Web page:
The President of CONCACAF, Victor Montagliani, reportedly told the Jamaican press that the Gold Cup will expand to 16 teams for the 2019 tournament. Nathan Carr tweeted out the quote on Monday.
Victor Montagliani tells Jamaican press: "2017 is the last edition of 12 teams in the Gold Cup as we will increase it to 16 for 2019."— Nathan Carr (@caribbeanftbl) January 10, 2017
Such a change to the format is intended to raise the profile of the tournament but will have little impact on the USMNT or the outcome itself. The nations that should benefit are the likes of Nicaragua, Belize and Antigua and Barbuda among a few others, none of which are likely to make a deep run in the tournament. However, the move will help CONCACAF in a couple of ways. First, there will likely be a modest increase in revenue from the extra games.
Second, these smaller nations will benefit from the experience of playing the best in the region more frequently. The downside of course is that the extra four teams, at least in the near term, will dilute the quality of play of the early games and may slightly tarnish the brand of CONCACAF in so doing. But hey, expansion is the hot trend among the FIFA elite right now, so let's keep it growing.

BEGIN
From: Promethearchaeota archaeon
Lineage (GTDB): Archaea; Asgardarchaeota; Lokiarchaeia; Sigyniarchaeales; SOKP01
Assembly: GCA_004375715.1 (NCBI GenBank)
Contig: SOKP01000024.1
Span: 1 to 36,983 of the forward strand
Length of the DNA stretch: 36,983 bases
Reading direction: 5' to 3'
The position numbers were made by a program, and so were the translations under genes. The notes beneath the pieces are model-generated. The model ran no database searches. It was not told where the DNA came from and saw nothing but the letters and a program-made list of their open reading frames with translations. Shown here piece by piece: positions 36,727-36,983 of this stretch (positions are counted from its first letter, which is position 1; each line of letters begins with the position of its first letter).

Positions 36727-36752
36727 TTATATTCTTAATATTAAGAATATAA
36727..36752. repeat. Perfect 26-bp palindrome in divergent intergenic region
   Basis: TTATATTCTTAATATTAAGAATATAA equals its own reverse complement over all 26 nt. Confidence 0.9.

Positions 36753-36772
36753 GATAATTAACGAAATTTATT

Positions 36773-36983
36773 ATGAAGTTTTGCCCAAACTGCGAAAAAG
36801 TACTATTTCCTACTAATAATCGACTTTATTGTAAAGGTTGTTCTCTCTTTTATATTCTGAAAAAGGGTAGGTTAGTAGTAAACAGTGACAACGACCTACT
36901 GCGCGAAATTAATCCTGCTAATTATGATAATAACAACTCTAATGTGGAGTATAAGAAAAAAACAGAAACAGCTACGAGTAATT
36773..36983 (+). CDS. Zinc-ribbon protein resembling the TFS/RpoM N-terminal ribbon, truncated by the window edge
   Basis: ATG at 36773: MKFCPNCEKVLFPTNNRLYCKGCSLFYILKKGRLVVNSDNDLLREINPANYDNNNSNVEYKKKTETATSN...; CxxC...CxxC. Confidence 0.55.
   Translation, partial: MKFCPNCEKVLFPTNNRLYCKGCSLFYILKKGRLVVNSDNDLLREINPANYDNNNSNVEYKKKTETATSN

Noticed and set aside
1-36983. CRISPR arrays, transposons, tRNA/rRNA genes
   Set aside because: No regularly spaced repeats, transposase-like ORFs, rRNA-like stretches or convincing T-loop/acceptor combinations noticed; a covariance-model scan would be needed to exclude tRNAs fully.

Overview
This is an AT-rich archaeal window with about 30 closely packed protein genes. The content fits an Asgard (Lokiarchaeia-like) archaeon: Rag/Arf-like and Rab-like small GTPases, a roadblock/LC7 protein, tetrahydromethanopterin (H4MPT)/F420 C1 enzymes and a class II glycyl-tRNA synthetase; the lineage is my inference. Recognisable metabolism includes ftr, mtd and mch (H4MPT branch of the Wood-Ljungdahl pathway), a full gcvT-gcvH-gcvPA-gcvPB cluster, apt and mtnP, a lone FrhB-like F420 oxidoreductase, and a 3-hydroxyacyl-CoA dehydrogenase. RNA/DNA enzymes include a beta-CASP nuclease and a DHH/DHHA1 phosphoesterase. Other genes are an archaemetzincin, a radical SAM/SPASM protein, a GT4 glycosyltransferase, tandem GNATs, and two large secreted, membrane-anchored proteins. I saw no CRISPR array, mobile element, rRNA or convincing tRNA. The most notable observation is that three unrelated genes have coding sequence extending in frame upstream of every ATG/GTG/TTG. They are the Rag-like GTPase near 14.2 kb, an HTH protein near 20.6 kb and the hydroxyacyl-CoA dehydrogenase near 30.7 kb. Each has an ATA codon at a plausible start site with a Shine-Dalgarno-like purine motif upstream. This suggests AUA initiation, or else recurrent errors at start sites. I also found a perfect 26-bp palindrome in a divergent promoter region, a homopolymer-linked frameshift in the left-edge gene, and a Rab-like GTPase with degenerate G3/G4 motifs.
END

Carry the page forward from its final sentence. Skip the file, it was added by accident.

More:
This change might mean the end of a rumored CONCACAF and CONMEBOL agreement to have the Copa America played with both Confederations every four years - a proposal that was quickly refuted by Sunil Gulati. The presence of that super tournament would have to mean that the Gold Cup be either eliminated or reduced to every four years to accommodate. Montagliani's statement suggests that won't be happening, at least over the course of the next two tournaments. Adjustments might well be made to the schedule but at this point hopes of another Copa America on American soil should be set aside.
For fans of the Gold Cup or fans of the underdog this change will definitely be appealing. For fans looking to add bigger matches to the international calendar, there's not a lot to see here.